In January 2016 in a matter of first impression, the First Circuit held that the University of Massachusetts Medical School is a state agency, and therefore not a “person” subject to liability in a False Claims Act (“FCA”) qui tam action. 31 U.S.C. §§ 3729-3733. In affirming the dismissal of United States ex rel. Willette v. University of Massachusetts, Worcester, the First Circuit held that the Eleventh Amendment “arm-of-the-state” test, discussed in Vermont Agency of Natural Resources v. United States ex rel. Stevens, 529 U.S. 765, 787-88 (2000), is the applicable measure of whether an entity is a state agency for FCA purposes. This decision is consistent with the approach adopted by the other Circuit Courts to have considered the issue.

Background

Relator Michael A. Willette worked at the Center for Healthcare Financing (“CHCF”) at the University of Massachusetts Medical School (“UMMS”) for fourteen years beginning in 2000. CHCF recovers funds from third parties such as private insurers, or from the estates of deceased beneficiaries, to reimburse Medicaid expenditures paid by the Commonwealth of Massachusetts and the federal government. CHCF is a division of UMMS and is known as “Commonwealth Medicine” but is not separately incorporated. In 2013, Willette was appointed the personal representative of Leo Villani, another CHCF employee, who had passed away. In reviewing estate documents, Willette discovered that Villani had stolen nearly $4,000,000 in CHCF collected funds. Willette claimed that after he reported the fraud, his superiors retaliated against him by excluding him from a meeting, denying him access to his work computer and departmental software while the investigation was ongoing, and demeaning him verbally. Willette sued UMMS and Villani’s estate in a qui tam action alleging violations of the FCA and its Massachusetts counterpart.1 UMMS moved to dismiss Willette’s second amended complaint, and Willette cross-moved for leave to file a third amended complaint, seeking to add Commonwealth Medicine and several employees or former employees of UMMS or CHCF as defendants. The District Court dismissed Willette’s FCA claims against UMMS.

In granting UMMS’s motion, the District Court relied on the Supreme Court’s holding in Stevens that states cannot be sued in a private action under the FCA. The District Court applied the Eleventh Amendment’s arm-of-the-state test to determine that UMMS was a state agency and could not be subject to suit under the FCA because it was not a “person.” Subsequently, the District Court denied Willette’s motion to file a third amended complaint. Willette appealed.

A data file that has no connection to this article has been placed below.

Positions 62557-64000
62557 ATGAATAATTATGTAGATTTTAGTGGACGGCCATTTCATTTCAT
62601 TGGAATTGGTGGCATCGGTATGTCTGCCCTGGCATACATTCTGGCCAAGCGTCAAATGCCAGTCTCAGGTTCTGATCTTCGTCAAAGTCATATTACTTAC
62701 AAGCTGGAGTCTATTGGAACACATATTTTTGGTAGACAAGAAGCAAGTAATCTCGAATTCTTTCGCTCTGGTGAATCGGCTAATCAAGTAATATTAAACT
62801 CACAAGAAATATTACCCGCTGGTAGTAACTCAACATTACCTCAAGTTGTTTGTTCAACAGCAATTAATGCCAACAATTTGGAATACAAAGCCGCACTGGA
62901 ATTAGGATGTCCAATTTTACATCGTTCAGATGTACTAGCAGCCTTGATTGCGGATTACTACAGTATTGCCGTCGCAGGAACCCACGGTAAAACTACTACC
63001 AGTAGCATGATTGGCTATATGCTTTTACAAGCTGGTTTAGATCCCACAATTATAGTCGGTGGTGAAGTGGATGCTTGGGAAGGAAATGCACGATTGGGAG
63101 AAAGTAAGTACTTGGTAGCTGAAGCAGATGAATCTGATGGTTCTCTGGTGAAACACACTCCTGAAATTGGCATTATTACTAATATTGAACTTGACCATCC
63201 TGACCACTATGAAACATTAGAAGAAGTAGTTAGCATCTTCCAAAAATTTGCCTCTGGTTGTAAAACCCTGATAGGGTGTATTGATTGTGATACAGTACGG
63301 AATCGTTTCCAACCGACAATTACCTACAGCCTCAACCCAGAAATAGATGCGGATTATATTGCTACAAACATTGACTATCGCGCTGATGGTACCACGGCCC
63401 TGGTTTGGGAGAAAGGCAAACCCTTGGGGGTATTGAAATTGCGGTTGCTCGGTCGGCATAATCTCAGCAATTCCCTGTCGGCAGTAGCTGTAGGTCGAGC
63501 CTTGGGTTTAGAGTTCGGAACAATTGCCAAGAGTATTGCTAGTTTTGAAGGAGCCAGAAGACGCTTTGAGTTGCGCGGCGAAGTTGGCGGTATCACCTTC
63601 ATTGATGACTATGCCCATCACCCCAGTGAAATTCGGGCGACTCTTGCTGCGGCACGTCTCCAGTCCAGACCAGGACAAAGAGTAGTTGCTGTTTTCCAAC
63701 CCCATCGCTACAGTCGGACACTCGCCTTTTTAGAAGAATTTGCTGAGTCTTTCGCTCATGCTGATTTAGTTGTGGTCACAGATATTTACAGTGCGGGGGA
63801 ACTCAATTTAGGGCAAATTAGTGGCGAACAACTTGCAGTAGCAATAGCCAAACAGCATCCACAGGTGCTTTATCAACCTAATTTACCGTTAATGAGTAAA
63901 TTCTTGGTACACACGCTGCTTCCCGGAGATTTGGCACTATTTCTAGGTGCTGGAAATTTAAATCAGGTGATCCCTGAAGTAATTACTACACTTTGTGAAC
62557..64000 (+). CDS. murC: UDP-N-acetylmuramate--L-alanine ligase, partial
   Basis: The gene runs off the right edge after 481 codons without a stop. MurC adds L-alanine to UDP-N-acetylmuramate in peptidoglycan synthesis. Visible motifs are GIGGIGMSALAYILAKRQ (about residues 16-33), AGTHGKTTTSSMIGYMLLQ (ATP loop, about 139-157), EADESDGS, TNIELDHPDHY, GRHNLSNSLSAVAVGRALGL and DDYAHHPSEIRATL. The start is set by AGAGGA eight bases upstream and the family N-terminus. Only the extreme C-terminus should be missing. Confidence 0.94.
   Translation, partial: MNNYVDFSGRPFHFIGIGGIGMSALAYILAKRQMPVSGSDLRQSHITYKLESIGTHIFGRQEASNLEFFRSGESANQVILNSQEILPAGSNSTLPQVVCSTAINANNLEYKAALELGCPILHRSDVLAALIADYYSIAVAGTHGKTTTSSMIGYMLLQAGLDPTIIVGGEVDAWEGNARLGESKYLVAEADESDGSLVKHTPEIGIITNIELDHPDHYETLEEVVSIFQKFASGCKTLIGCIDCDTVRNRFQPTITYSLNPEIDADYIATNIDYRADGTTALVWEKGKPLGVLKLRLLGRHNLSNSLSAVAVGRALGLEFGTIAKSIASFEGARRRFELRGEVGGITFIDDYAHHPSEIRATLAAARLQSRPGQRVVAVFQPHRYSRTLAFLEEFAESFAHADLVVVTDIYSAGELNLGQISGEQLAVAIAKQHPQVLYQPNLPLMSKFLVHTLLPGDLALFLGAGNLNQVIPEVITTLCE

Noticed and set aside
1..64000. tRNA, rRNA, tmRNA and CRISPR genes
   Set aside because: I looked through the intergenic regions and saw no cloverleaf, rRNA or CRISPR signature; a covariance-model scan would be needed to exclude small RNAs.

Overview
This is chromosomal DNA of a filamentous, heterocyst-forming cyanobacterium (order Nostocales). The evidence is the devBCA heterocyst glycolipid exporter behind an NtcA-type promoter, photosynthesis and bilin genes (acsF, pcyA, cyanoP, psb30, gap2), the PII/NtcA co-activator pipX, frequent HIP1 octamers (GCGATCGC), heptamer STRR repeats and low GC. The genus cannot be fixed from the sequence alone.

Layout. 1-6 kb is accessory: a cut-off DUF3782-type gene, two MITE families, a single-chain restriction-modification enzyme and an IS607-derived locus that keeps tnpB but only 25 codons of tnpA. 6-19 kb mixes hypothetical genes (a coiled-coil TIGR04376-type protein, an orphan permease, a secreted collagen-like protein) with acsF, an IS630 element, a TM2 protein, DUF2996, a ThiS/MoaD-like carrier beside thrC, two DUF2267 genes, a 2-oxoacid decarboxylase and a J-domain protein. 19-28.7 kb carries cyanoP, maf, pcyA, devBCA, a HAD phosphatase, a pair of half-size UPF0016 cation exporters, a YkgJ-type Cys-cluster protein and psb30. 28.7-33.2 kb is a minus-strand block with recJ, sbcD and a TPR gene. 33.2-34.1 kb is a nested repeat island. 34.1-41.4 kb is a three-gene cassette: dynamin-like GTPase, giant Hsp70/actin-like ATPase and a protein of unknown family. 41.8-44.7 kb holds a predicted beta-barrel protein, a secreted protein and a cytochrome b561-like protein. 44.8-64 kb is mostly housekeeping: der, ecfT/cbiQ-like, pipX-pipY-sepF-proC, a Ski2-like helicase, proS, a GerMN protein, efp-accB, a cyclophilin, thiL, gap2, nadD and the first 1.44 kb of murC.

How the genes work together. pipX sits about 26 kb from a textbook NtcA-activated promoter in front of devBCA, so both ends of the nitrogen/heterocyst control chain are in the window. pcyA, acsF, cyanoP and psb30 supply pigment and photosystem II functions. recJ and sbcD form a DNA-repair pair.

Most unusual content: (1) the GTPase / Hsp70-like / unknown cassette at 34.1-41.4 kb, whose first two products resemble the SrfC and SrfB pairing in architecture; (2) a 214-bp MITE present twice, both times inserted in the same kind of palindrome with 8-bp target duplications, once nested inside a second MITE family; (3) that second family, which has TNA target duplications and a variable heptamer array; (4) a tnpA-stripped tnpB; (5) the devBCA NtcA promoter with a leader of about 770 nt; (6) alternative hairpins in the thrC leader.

First Circuit’s Holding

Like the District Court and every other Circuit Court that has confronted this question, the First Circuit applied the arm-of-the-state test which was originally developed to determine whether unconsenting states can be sued in the Eleventh Amendment context.2 Under the FCA, “any person” who submits a false claim can be subject to liability, but the statute does not define the term “person.” 31 U.S.C. § 3729. In Stevens, the Supreme Court determined that a “person” does not include the sovereign but did not provide a concrete guideline for determining whether an entity is a “person” or a “sovereign.” 529 U.S. at 787-88. The Court did, however, discuss the similarities between the FCA and the Eleventh Amendment, id. at 779-80, and the lower courts have since used this commentary to apply the arm-of-the-state test to FCA “person” analysis. Under this test, the court first determines whether the state has indicated by statute or by the organization of the entity that the state and the entity share the state’s sovereign immunity. Next, the court will review a variety of additional factors, including the degree of state control over the entity, the way the entity is described and treated by its enabling statute and other state entities, how state courts have viewed the entity, the functions performed by the entity and whether the entity is separately incorporated. If this analysis is conclusive, the inquiry ends. However, if it is not, the court will consider whether the state’s treasury would be at risk if there is an adverse judgment.

The First Circuit considered each arm-of-the-state factor, including: (1) that universities are usually considered arms of the state, (2) that CHCF is not separately incorporated, (3) the elaborate systems of control that the Commonwealth has over the University system and (4) the state-agency treatment the University has received from the Supreme Judicial Court. Ultimately, the court held that for FCA purposes, UMMS and the Commonwealth are indistinguishable. The court determined that the first prong of the arm-of-the-state test was conclusive and held that UMMS was an arm of the state, and was therefore not a “person” under the FCA and could not be subject to suit under the FCA. Accordingly, the court affirmed the District Court.

Implications of the Court’s Decision

The First Circuit’s decision to join rather than depart from the approach adopted by the other circuits that have considered this question shows a developing consensus among the Circuits on this issue. State higher education institutions, affiliated entities and other entities that could be viewed as the state should look to this when evaluating their status and risk.